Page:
Modern tennis balls consist of an inner rubber core, filled with pressurised air, and a outer cover, made of wool or nylon, which is bound to the core by means of a heated press. According to the International Tennis Federation (ITF), when a tennis ball is dropped, vertically, onto a smooth, granite block from a height of 100”, or 8’4”, it should rebound to a height between 53” and 58”.
However, after a period of serious play – typically about three hours – the cover of a tennis ball may become fluffed up, so that the ball does not fly through the air as fast as a new one, and the ball may lose internal pressure, so that it does not bounce as high. Obviously, both these factors can adversely affect the control and accuracy of a tennis player, so tennis balls are routinely changed after every seven and nine games, alternately, throughout the course of a tennis match. The first ball change takes place after just seven games to allow for the warm-up. High humidity increases the moisture content of a tennis ball, and hence its mass, and high temperature can cause the ball to bounce higher, so ‘new’ balls are stored in a courtside refrigerator, maintained at a constant 68°F, or 20°C, to keep them in optimal condition.
The simple answer is yes, they are, but in a hierarchical structure, based entirely on ability, all tennis umpires start at the bottom of the profession. In Britain, to become a line umpire, or line judge – that is, a person responsible for calling a ball ‘In’ or ‘Out’ – they must pass basic training at the Lawn Tennis Association (LTA) before ‘running the line’ at local, county and regional tennis tournaments. A line umpire typically earns around £20,000 per annum.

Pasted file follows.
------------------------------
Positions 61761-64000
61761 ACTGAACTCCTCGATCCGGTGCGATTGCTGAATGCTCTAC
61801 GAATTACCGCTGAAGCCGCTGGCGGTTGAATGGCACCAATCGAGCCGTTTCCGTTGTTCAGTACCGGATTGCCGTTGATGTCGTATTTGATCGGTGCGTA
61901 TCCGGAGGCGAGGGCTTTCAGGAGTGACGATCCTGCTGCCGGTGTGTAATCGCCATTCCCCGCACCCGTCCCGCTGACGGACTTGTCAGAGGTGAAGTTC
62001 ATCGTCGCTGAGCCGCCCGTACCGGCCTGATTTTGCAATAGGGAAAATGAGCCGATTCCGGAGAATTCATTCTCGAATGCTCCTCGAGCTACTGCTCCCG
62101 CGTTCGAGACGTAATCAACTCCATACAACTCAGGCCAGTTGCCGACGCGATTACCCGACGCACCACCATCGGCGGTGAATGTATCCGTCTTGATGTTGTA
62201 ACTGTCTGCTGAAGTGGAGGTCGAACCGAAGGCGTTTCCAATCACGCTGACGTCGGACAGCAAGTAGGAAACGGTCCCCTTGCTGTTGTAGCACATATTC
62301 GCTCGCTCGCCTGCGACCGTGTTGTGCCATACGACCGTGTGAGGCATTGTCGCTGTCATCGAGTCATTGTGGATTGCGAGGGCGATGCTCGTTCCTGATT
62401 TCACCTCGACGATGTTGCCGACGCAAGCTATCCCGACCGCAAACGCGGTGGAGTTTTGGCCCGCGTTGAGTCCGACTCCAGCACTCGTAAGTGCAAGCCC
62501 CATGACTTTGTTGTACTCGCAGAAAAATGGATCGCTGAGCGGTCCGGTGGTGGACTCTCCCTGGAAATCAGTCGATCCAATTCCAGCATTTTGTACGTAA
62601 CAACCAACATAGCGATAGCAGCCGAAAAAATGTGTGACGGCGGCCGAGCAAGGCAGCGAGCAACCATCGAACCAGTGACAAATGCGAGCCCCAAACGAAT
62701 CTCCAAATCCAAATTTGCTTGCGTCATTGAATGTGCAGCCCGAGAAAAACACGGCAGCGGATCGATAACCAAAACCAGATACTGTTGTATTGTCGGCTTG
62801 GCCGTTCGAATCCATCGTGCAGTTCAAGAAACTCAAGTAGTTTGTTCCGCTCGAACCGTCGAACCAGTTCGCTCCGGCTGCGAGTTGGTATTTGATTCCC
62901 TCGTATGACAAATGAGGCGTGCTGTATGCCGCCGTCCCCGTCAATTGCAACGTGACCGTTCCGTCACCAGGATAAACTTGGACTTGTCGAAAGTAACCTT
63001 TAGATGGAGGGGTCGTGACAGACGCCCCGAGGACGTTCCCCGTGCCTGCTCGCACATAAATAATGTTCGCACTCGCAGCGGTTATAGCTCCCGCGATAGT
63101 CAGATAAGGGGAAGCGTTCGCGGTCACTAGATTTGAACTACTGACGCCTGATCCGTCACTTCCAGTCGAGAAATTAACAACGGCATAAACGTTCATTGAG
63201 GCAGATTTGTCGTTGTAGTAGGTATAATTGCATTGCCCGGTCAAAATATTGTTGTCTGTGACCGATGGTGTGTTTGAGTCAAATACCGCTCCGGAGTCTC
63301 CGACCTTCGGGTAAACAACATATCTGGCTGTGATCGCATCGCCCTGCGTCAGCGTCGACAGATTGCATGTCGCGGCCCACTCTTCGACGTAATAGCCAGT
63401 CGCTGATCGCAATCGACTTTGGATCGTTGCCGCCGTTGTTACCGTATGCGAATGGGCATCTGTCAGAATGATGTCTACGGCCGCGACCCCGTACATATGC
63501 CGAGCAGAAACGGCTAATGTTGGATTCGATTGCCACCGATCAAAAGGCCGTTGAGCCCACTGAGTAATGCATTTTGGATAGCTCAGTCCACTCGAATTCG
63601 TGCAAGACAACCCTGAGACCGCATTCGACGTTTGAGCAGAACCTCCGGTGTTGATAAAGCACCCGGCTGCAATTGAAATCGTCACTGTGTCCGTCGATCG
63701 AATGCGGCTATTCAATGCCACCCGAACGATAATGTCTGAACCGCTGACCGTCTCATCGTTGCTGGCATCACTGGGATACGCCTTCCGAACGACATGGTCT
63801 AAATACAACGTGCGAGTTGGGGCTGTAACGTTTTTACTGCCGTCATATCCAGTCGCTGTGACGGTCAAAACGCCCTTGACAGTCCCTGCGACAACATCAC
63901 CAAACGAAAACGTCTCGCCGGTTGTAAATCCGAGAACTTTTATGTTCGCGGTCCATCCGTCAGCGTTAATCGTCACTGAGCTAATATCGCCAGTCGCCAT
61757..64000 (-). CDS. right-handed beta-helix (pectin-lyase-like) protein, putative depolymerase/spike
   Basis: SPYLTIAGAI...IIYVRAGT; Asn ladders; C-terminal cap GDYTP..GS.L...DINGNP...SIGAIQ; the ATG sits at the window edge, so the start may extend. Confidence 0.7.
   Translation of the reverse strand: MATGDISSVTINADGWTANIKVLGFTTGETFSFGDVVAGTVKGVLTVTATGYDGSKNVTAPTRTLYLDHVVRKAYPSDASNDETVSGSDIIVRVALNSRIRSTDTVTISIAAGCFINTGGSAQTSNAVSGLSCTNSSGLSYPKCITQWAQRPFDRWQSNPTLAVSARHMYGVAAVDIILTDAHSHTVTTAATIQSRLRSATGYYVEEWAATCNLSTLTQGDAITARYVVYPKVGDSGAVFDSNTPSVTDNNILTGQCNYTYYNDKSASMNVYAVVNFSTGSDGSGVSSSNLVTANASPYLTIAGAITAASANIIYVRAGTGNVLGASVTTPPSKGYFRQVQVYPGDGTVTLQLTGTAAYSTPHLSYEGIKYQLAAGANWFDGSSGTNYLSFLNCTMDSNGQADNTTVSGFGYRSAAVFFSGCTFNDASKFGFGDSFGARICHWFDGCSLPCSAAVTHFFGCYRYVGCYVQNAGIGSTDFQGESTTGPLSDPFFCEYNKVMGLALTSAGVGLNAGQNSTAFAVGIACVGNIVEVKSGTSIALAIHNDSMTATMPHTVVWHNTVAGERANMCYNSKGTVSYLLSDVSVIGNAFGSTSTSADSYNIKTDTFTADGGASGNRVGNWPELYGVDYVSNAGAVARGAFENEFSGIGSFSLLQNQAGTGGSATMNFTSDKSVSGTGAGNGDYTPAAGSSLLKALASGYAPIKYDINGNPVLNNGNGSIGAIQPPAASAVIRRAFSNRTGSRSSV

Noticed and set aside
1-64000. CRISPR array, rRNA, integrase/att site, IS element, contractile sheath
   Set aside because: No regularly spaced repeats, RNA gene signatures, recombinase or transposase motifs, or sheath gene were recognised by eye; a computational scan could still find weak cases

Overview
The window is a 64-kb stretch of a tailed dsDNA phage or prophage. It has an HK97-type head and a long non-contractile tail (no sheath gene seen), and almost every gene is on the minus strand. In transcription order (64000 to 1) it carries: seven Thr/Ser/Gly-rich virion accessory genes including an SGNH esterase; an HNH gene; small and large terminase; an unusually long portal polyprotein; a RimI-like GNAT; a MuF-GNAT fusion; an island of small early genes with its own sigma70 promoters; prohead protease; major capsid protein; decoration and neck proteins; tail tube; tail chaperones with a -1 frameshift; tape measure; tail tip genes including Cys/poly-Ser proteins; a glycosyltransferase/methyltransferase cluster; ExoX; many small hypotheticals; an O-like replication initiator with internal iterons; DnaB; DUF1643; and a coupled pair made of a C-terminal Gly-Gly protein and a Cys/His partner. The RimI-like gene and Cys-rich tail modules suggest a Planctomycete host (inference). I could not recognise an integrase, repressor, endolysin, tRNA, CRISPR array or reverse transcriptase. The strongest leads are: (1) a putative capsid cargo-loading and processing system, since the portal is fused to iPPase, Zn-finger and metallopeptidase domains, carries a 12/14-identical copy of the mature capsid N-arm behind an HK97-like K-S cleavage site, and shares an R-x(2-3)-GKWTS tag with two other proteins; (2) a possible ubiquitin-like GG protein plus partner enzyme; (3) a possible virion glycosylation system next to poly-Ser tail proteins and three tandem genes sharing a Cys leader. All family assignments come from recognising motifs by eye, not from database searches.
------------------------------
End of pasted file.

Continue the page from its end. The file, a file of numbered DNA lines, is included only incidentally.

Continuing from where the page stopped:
However, for line umpires who excel, the LTA offers a further accreditation course, which includes a written examination on the Rules of Tennis, which introduces them to life as a chair umpire. Once accredited, in the professional game, chair umpires typically earn around £30,000 per annum, although at the higher end of the scale, a main umpire, or ‘designated official’, can earn upwards of £50,000 per annum.
Tennis umpires’ pay made the news in September, 2018, after a protracted argument between Serena Williams and chair umpire Carlos Ramos during her defeat by Naomi Osaka in the U.S. Open final. After a series of code violations, including calling Ramos ‘a liar’ and ‘a thief’ – for which she was later fined $17,000 – Williams still took home $1,850,000 in prize money; Ramos, one of the highest-rated chair umpires in professional tennis, received just $450, the daily rate paid by the United States Tennis Association (USTA).